Another article I read ended with “Today, women won the Internet.” Cute take on a meme but that certainly remains to be seen. Facebook is but one giant in a colossal universe – and they were only motivated by the threat of revenue loss, not by any sense of morality. Take it upon yourself, this crusade of moral outrage, and call bullshit on everyday sexism. I’m so sick of this culture of sexism. It’s so fucked up. Women have the right to self-determination, to control their own bodies. This means we can wear what we want, make our own decisions about our reproductive health, decide who we have sex with and how much sex we have, etc.

How can you identify everyday sexism? Reverse the gender roles in any given situation and if a man looks ridiculous doing something, it’s sexist. As an example, here are some “Men-ups.”

These pro-lifers are fine when women die, Salon.com, May 30

I’m as pro-choice as it gets. In this story, a woman in El Salvador is DYING and the Supreme Court decision says that the life of her non-viable fetus is more important to save than her own. The article says “The court placed the life of the anencephalic baby over Beatriz’s life. Justice here does not respect the rights of women.” And that’s it. For me, the abortion issue is not a right-to-life thing, it’s a gender thing. It’s another example of men controlling women’s bodies. When we say Courts, we’re talking about men. When we say the Church, we’re talking about men. I firmly believe: no uterus, no vote. Laws such as this don’t do no one no favours.

A Brave Fan Asks Patrick Stewart A Question He Doesn’t Usually Get And Is Given A Beautiful Answer, Upworthy, May 31

This video of Patrick Stewart was popular today. I finally watched it and was so moved. So moved. His attitude about violence towards women is exactly the message we need to share. He says “It’s in our [men’s] hands to stop violence towards women,” and “Violence is never a choice a man should make.” This puts the onus on men to stop the violence and not women who are often told “you must have done something to provoke him,” as his mother was often told. He explains how he grew up in a home plagued by domestic violence and it wasn’t until later in life that he learned that his father’s actions were a result of the man’s untreated PTSD – called Shell Shock back in the day when men were told to suck it up and be a man. This is an excellent point too – that we need to take care of men too and change the tired stereotype that oppresses and constrains them. <This language is borrowed from the sub-header of the next article.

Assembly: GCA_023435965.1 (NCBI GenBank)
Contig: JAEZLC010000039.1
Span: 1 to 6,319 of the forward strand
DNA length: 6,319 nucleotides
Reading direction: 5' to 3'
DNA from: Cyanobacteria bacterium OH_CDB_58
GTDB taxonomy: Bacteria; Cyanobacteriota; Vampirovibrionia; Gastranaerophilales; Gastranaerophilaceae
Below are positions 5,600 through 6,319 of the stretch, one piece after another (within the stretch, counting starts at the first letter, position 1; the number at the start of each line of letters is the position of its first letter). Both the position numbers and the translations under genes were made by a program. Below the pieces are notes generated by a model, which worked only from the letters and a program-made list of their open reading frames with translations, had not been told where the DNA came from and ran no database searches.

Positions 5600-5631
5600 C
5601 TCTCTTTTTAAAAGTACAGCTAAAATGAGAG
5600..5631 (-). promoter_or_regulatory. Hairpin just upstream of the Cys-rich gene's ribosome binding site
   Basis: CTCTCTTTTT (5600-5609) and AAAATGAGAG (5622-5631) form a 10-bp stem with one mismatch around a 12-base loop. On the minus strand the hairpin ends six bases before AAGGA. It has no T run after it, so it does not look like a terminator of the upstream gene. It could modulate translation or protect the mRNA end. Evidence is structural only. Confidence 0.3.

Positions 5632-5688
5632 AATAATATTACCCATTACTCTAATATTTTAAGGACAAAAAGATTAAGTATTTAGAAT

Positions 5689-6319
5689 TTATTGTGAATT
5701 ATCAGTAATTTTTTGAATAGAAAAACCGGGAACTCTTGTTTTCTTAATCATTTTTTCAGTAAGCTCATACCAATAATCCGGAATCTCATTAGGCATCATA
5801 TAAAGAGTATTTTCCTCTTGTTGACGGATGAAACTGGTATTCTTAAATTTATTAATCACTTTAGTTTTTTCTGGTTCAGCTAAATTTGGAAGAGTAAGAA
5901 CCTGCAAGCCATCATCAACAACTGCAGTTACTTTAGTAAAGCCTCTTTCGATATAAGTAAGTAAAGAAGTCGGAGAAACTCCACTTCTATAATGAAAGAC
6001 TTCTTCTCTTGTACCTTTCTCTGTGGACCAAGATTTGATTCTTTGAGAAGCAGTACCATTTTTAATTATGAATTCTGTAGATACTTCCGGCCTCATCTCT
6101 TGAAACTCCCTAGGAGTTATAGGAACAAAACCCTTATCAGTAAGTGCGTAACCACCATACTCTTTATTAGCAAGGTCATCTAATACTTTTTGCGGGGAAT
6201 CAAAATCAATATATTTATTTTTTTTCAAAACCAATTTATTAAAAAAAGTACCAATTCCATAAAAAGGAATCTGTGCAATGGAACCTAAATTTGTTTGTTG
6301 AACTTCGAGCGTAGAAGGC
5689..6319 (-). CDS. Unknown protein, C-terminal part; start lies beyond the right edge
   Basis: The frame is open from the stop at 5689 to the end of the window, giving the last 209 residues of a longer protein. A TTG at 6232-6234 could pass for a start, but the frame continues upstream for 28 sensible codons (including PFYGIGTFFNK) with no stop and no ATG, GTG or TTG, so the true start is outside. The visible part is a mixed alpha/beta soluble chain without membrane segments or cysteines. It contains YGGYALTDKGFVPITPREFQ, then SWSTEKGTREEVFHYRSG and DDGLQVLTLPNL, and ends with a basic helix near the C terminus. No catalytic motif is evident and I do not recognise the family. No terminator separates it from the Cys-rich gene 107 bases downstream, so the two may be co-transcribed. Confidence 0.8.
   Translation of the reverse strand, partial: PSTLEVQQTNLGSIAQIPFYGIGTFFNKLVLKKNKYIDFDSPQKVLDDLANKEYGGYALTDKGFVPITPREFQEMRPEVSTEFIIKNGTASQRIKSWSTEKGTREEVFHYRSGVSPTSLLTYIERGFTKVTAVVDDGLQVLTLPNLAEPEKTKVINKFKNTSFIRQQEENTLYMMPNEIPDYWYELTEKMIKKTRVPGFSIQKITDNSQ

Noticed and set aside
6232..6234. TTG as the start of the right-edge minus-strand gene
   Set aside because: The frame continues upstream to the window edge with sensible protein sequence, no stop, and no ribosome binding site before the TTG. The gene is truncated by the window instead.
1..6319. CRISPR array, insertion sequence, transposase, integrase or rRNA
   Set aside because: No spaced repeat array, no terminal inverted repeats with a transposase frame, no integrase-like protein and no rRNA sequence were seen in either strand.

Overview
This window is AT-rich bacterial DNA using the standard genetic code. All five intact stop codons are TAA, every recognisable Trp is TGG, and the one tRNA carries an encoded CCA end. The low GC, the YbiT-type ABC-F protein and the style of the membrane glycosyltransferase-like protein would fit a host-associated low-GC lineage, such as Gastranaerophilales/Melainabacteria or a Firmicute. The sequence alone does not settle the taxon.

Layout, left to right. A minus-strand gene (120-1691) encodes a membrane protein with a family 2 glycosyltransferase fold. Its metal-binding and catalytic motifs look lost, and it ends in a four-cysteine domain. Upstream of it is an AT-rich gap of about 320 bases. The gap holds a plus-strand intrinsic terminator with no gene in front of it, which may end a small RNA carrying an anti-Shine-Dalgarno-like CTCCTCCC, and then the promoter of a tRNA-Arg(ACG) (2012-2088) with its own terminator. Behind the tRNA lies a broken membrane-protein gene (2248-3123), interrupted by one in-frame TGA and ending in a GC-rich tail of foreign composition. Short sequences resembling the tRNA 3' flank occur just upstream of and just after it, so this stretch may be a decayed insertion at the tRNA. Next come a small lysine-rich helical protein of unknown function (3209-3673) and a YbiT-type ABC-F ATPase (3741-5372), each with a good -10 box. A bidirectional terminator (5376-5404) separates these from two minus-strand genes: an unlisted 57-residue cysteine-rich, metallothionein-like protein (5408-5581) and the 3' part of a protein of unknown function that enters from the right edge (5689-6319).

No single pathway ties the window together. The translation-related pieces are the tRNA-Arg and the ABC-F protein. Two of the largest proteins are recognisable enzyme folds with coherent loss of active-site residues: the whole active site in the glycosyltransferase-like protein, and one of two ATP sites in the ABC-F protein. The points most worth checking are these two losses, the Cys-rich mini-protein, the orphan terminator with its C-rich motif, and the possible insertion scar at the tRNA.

We need to talk about masculinity, The Guardian, May 16

Do men need to be “men”? What is a man anyway? The article says “domestic and gendered violence always increases during times of high unemployment and social breakdown, because men often find it easier to take their feelings of frustration and powerlessness out on women.” Women and men want the same thing, as the article says, “What men do want, however, is to feel needed, and wanted, and useful, and loved.” It’s a basic human instinct. The “Traditional Male” is the breadwinner and the brave soldier. The “Traditional Female” is barefoot and pregnant. The article goes on to say that there have always been men that didn’t fit into the stereotype (“too poor, too queer, too sensitive, too disabled, too compassionate or simply too clever to submit to whatever model of “masculinity” society relied upon to keep its wars fought and its factories staffed”). For modern societies to thrive in 2013 and beyond, we need to let go of the forms of social control called “Traditional masculinity” and”traditional femininity.” Read this article. It’s a good one.